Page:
Ontario has its first ever culture strategy — it's endorsed by Margaret Atwood — but there's no money attached to it yet.
Newly minted Minister of Arts and Culture, Eleanor McMahon, announced the strategy at the Art Gallery of Ontario on Wednesday morning.
“The is the first time in the history of our province that we've had a culture strategy, and I'm sure you'll all agree it's distinctly overdue,” said McMahon, in her speech.
Ontario spends about $800 million on arts and culture every year, and this plan does not increase that, McMahon said. The plan came after extensive consultation and input from the Culture Strategy Advisory Group.
“What we’re really announcing today is a road map,” she said.
So far, no existing arts and culture funding has been attached to any of the four “key actions,” in the plan. One of the four is “conserving heritage buildings with energy efficiency improvements,” which is already part of the Climate Change Action Plan, and which will be funded by the Climate Change Action Plan, McMahon said.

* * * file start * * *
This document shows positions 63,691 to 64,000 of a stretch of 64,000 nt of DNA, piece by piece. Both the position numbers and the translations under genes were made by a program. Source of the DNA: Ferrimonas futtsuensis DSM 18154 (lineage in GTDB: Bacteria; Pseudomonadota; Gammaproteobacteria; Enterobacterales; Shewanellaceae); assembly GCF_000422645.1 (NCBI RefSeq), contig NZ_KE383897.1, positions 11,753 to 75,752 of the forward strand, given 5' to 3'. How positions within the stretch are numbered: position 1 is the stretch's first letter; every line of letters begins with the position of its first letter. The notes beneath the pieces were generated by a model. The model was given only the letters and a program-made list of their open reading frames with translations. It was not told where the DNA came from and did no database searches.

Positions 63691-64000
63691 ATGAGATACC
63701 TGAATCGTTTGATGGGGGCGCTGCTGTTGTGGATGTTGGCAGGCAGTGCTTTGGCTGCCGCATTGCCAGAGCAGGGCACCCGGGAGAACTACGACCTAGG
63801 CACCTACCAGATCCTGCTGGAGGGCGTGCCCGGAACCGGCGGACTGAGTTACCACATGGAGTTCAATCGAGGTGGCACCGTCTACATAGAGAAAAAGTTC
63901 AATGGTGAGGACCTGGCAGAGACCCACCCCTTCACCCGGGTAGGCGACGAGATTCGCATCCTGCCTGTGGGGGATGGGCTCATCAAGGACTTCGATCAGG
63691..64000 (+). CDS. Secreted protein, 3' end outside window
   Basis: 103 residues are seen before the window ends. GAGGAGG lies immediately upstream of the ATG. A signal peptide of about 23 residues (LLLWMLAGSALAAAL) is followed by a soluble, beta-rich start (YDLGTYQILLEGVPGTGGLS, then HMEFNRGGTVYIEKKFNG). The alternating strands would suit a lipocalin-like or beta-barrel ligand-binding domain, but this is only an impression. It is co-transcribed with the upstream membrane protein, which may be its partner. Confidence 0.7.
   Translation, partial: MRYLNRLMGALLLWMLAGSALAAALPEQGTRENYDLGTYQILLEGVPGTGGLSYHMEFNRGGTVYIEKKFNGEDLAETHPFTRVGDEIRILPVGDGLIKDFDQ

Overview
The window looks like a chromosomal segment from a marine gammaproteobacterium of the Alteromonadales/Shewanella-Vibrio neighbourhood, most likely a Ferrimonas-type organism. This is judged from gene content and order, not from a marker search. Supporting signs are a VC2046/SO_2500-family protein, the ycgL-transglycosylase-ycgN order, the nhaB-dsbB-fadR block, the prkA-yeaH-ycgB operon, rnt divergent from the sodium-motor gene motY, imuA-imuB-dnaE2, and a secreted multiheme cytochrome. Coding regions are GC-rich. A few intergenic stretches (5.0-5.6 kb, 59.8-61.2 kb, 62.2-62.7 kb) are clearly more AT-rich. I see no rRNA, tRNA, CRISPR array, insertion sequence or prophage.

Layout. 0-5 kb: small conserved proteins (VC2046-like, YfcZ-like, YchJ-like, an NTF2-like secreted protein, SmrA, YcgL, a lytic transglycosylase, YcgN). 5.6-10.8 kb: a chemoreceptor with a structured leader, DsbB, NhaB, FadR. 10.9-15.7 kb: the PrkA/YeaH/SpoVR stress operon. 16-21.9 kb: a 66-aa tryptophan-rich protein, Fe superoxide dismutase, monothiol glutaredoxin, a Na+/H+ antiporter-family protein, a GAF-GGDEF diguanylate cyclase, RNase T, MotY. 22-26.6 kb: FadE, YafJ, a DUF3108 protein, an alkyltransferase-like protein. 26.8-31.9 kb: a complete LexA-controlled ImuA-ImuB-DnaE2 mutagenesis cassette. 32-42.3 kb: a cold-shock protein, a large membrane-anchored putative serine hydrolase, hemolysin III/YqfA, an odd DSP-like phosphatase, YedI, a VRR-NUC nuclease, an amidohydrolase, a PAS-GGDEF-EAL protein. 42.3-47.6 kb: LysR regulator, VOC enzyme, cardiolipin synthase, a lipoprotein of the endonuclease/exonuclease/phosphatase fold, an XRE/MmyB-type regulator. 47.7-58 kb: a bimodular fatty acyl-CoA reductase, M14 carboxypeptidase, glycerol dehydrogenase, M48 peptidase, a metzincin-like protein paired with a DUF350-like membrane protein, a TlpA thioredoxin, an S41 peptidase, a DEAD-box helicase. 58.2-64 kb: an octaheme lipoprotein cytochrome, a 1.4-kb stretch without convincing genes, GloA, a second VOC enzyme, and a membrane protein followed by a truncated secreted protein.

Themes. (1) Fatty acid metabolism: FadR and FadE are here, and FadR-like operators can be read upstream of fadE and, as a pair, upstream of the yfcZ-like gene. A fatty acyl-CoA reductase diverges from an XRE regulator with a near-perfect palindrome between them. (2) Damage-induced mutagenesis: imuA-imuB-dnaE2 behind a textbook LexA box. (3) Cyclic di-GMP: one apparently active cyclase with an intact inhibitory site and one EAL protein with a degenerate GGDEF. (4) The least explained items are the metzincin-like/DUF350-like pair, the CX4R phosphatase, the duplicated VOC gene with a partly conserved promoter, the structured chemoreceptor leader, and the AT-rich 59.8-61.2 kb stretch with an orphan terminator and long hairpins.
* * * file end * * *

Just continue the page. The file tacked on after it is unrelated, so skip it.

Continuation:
Another key action, “supporting the use of more Canadian authors' content in schools,” has Atwood’s support. McMahon met with the novelist about the plan, and secured her endorsement.
Atwood, in a statement in the government news release, said she is “particularly pleased that the strategy will help publishers to develop curriculum tools that will support teachers and facilitate the use of Canadian books in schools and inspire children to read the diverse and compelling stories of our own talented authors – and perhaps to become writers themselves!"
“What an incredible person she is — that wit and sense of humour,” McMahon said. “I think she’s 76, which is not old by any means, but for someone at that stage in her life you’d think a rocking chair would be appropriate, or some kind of settling down, but not at all. She’s embarking on new projects, she’s investing in new technologies.”
The plan to get more Canadian books into schools doesn’t involve a curriculum change, she said, just the fund for publishers for creating learning resources.
McMahon said she’s personally excited about the plan to develop “a new fund to support cultural activities in indigenous communities,” and “supporting youth cultural camps that build leadership and promote awareness of traditional knowledge.”
The plan also calls for enhancing the technical and business skills training for workers in the culture sector.